Winter in the Keys is an amazing time to fish the flats and backcountry. Cool, clear water and cloudless, blue skies make for a beautiful setting to hunt fish in shallow water. Tarpon are few and far between. Bonefish and permit are around for sure, but sometimes (a lot of the time) they are quite illusive.
This time of year, some of the best sight fishing on the flats is for large, laid up barracudas. When it comes to an exciting stalk, an amazing strike, and long fast runs after the bite, these fish are hard to beat. And when the tide starts to flood sand flats, you can get many shots at these aggressive feeders.
Just because they are aggressive feeders, does not mean that barracudas are an easy fish to catch. They are not indiscriminate hunters that eat everything that swims around them. They are a very spooky fish, and a stealthy approach will greatly increase your odds of success.
I also tell my clients that the key to fishing for barracudas is distance and speed. Your lure needs to land well past the fish you are casting to, at an angle that it will cross in its line of sight. Too many times, a cast will land right next to the fish. If that doesn’t blow the fish out, it certainly will not have enough time to catch the bait before it reaches the rod tip.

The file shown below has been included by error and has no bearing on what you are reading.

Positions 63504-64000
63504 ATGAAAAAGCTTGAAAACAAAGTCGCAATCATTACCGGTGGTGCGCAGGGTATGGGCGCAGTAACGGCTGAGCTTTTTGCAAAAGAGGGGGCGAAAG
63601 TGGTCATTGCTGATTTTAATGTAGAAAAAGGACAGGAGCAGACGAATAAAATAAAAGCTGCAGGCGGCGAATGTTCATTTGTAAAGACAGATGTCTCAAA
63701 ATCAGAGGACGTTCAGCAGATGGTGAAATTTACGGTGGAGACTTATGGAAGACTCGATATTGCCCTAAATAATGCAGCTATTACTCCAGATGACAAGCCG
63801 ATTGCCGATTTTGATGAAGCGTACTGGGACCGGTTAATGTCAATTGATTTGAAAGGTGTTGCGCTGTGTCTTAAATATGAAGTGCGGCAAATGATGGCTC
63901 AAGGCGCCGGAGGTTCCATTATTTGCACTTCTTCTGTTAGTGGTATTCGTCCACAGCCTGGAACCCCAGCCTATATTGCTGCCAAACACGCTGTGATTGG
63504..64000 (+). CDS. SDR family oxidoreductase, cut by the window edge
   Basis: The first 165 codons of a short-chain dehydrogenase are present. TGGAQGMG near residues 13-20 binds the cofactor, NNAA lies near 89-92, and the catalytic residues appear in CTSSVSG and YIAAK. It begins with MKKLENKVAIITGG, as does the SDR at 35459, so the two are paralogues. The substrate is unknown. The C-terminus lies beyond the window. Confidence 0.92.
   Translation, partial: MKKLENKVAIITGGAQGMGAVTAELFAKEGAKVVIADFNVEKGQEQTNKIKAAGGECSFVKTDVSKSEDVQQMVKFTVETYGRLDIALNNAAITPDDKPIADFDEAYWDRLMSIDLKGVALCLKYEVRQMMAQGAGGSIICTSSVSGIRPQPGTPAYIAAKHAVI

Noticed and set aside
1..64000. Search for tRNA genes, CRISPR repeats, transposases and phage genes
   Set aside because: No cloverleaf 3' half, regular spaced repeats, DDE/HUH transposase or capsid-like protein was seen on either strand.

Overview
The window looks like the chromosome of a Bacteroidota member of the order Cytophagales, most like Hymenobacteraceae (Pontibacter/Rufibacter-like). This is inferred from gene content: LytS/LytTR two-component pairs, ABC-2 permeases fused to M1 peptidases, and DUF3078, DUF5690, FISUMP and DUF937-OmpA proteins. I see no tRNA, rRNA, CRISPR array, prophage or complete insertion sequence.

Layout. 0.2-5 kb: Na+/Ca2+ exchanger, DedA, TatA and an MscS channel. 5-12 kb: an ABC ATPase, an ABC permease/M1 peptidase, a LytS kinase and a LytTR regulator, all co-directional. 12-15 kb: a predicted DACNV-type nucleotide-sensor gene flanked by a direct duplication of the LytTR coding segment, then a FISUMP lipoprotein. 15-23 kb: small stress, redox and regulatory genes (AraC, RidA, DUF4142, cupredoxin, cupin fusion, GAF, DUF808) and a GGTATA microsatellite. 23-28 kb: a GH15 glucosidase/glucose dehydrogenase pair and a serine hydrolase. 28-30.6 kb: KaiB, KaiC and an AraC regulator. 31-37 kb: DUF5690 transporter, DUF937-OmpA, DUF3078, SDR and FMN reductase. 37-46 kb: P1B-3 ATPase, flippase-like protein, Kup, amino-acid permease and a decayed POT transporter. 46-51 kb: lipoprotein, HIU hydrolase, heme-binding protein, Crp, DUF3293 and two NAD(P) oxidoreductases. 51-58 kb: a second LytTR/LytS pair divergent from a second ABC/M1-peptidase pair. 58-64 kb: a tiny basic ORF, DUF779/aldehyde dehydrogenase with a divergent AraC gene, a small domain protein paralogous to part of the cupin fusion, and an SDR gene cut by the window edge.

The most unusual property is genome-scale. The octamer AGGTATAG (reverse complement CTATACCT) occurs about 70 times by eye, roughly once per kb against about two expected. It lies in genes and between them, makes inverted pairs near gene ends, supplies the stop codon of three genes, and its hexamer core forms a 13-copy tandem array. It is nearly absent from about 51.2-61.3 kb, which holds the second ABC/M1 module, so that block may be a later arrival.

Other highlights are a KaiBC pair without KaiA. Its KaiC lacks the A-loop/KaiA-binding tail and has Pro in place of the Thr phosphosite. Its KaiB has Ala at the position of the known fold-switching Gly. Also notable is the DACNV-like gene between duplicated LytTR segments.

Speed is imperative to trigger a strike. Keep the rod tip low, point it at the lure and reel as fast as you possibly can. I tell my guys that they can’t possibly reel too fast. When you have one start to follow, do not slow your retrieve. I have never seen a mullet or ballyhoo slow down when it is being chased. If you decrease your speed, it seems unnatural and the fish will turn off the bait.
Once you get one hooked, get ready for a great fight. You have to keep the rod bent and the line tight, because a barracuda will change direction in an instant. It will be running from you at full speed, and then, somehow, turn 180 degrees and fly through the air, almost land in the boat, and then, go straight under it, all in a matter of seconds.
Fight them hard with maximum pressure so you can get them to the boat quickly. Barracudas exert so much energy during the fight, so they wear out rather quickly. Carefully unhook them, snap a quick picture, and take the time to revive them. Just tossing them back into the water greatly decreases survivability.
As far as lure choices go, the tube lure, in many colors, is the standard. If it is very windy, I will use the old silver spoon, or a waxwing with a short trace of wire and a swivel twisted on.
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